Everyone is visually oriented. Videos, GIFs, photos, tweets – the internet is shifting towards a culture of easily digested visual content. And that’s no surprise, considering human beings are visually-oriented creatures. Maybe that’s one factor in National Geographic’s massive success so far.

The best part about this Tumblr is the symbolism. Nat Geo is really following through with their plan to establish a powerful internet presence, which is refreshing. A year ago then-CEO John Fahey hinted at the potential end of a print product, and I couldn’t believe it. Even making this Tumblr is a good step forward for the magazine, and it represents a level of quality and forethought missing from other major publishers. Lets hope the new CEO, former NPR man Gary Knell, is just as innovative.

Take a hint, magazine world. Nat Geo is old as dirt and is still whipping all your butts.

Lady Gaga’s Cleavage and V Magazine

Like many celebrities, Lady Gaga is good at making people talk about her. Unlike many celebrities, she’s good at making people talk about her at the right time. Exhibit A: The R-rated photoshoot she did for V Magazine. Behold the toned-down cover!


Now, this post could be about Gaga’s impressive weight loss, or how photographers Inez and Vinoodh captured Gaga’s raw intensity, or about how this whole photoshoot was a publicity stunt designed to promote Gaga’s new album, but it’s not about any of that.
It’s about V Magazine and how freaking awesome it looks.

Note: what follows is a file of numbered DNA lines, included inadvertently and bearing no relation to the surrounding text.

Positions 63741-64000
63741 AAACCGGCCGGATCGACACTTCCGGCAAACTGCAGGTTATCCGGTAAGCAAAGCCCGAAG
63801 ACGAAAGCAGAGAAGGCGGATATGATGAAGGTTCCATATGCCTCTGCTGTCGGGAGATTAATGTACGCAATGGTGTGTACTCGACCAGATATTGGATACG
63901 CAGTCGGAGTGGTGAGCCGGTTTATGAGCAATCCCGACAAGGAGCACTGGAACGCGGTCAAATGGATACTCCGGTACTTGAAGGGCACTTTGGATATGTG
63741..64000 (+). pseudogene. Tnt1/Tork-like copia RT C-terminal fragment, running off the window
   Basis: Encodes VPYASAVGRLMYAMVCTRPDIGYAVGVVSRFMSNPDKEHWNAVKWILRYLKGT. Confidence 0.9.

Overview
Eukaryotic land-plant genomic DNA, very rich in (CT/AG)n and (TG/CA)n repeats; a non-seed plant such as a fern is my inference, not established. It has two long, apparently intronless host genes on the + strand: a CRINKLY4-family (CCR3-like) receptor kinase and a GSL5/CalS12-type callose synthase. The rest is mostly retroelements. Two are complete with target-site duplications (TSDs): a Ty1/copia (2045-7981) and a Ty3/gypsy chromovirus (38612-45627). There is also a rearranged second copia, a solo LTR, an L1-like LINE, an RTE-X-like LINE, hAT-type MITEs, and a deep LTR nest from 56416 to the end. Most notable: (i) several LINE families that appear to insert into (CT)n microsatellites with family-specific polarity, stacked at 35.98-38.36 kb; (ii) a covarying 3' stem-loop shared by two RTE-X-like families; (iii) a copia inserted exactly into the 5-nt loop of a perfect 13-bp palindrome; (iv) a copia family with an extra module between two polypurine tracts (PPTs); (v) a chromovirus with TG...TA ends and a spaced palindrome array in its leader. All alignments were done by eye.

Before I drool over it, some history about V Magazine. It’s an offshoot of Visionaire, a “multi-platform album of fashion and art produced in exclusive numbered limited editions,” whatever the hell that means. V Mag is edited by Stephen Gan and is primarily a women’s fashion magazine, and has only been published since 1999 – yet they continue to book huge celebrities for cover shoots, including Kanye West, Mariah Carey, Miley Cyrus, and our beloved Gaga.

The most compelling part of this magazine isn’t the content – sure, they get some huge interviews – but the majority of the mag is fashion photography. The most interesting part is the design. Each cover is graced with a giant V, which depending on the shoot, can vary in color and opacity.


It reminds me of GQ’s giant bold abbreviated logo, but the V is different. The shape of the vectors allows the subject to interact with the V, something Inez & Vinoodh obviously took into account. It’s not like other magazine flags, where the editors have to sacrifice the readability of the flag for the cover photo.


The V is completely visible each time. Look, for example, at this other cover of Lady Gaga:


Her body shape plays perfectly into the V.
But the shape isn’t the only part about the V that I like. The V itself suggests a feminine body part, something the art editors abuse with each cover, making V Mag a beacon of overt sexuality on the magazine rack. Plus, the magazine is tall, standing above it’s peers. It’s as if someone is holding the magazine and screaming “The women in our magazine have vaginas! And they’re attractive! And this magazine is attractive! Buy it!”

As far as design tactics go, I think this young magazine is doing everything right. If you haven’t picked up a copy of V yet, you should.